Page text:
WHRHS Board Adopts $36 Million 2012-13 Budget

Warren homeowners will see a reduction in school district taxes.

The Watchung Hills Regional High School Board of Education adopted a $36 million budget for the 2012-13 school year that includes funding for additional staff, facility repairs, and a new phone system.

The budget passed by a unanimous vote of the six board members attending Tuesday’s special board meeting. Because the board has chosen to hold elections in November and was able to stay within the state’s 2 percent cap, there will be no public vote on the budget. Although there were about 20 people in the audience, no members of the public commented prior to the vote.

As a result of a state funding formula for the regional district, the owner of  property assessed at Warren Township’s average of $625,600 will see a $7 decrease in property taxes collected for the district while Watchung homeowners (average assessment $633,203) will see a $123 hike and Long Hill homeowners (average assessment $387,822) will see a $75 jump.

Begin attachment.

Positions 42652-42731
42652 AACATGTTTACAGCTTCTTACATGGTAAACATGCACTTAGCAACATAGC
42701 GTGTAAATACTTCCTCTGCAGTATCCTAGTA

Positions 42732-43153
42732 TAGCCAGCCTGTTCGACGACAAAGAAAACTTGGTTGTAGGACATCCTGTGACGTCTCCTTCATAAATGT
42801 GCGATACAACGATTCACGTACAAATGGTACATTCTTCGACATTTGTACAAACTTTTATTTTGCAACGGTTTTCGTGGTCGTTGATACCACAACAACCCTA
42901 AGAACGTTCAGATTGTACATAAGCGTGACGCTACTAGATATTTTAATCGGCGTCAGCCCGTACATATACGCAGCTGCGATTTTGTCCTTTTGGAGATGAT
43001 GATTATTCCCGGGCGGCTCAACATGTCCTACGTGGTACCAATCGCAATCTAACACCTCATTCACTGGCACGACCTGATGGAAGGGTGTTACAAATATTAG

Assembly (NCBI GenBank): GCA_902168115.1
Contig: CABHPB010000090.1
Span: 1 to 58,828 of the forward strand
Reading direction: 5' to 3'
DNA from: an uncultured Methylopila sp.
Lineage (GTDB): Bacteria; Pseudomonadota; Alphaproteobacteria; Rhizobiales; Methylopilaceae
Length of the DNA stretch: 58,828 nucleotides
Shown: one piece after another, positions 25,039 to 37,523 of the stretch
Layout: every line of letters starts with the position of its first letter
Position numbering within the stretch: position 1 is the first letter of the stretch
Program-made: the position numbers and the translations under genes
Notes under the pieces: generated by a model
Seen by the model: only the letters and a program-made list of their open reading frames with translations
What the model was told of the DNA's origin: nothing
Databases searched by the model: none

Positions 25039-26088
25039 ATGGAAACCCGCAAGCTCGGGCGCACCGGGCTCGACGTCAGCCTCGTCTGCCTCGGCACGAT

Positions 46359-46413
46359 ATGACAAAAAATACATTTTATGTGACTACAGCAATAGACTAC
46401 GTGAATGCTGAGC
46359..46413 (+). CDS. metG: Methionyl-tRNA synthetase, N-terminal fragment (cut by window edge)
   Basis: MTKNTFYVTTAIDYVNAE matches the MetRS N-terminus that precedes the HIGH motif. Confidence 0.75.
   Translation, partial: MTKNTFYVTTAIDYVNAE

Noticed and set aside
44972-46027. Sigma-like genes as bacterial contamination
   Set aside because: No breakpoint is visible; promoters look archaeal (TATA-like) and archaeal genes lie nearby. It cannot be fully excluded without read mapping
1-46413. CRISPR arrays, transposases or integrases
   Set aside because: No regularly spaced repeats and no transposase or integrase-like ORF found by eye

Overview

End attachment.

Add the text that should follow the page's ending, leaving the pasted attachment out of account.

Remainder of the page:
Board Vice President Harold Grossnickle explained three factors that significantly impacted the budget:

  1. Environment, including an enrollment that will increase by more than 5 percent (125 students), more than in previous years.
  2. Key cost drivers, such as labor, which accounts for more than 70 percent of the operating budget.
  3. Key takeaways such as “strong fiscal responsibility” to keep below the cap and “sound fiscal management” that will enable the board to proceed with maintenance repairs and renovate “our over 50-year-old facility,” Grossnickle said.

The budget includes funding for 4.9 new staff members (including .5 nurse), continuing the current commitment to improve technology, a new phone system, maintaining and improving 400,000 square feet of buildings and the 100-acre property – and also saving taxpayers $130,000 per year as a result of recent bond refinancing.

Business Administrator Tim Stys explained that, in addition to keeping to the 2 percent cap, challenges to develop the budget included minimal state support ($902,393 as opposed to the $1.7 million two years ago), a reduction in send/receive tuition revenue and ongoing maintenance and capital needs.

“In this environment, it is very, very hard,” he stressed.

Board member Peter Fallon said, “With the 2 percent cap on tax levy increases, we were able to find a way to increase our staff to try and continue this board’s emphasis on academic excellence. That’s what we want to continue to be known for.”


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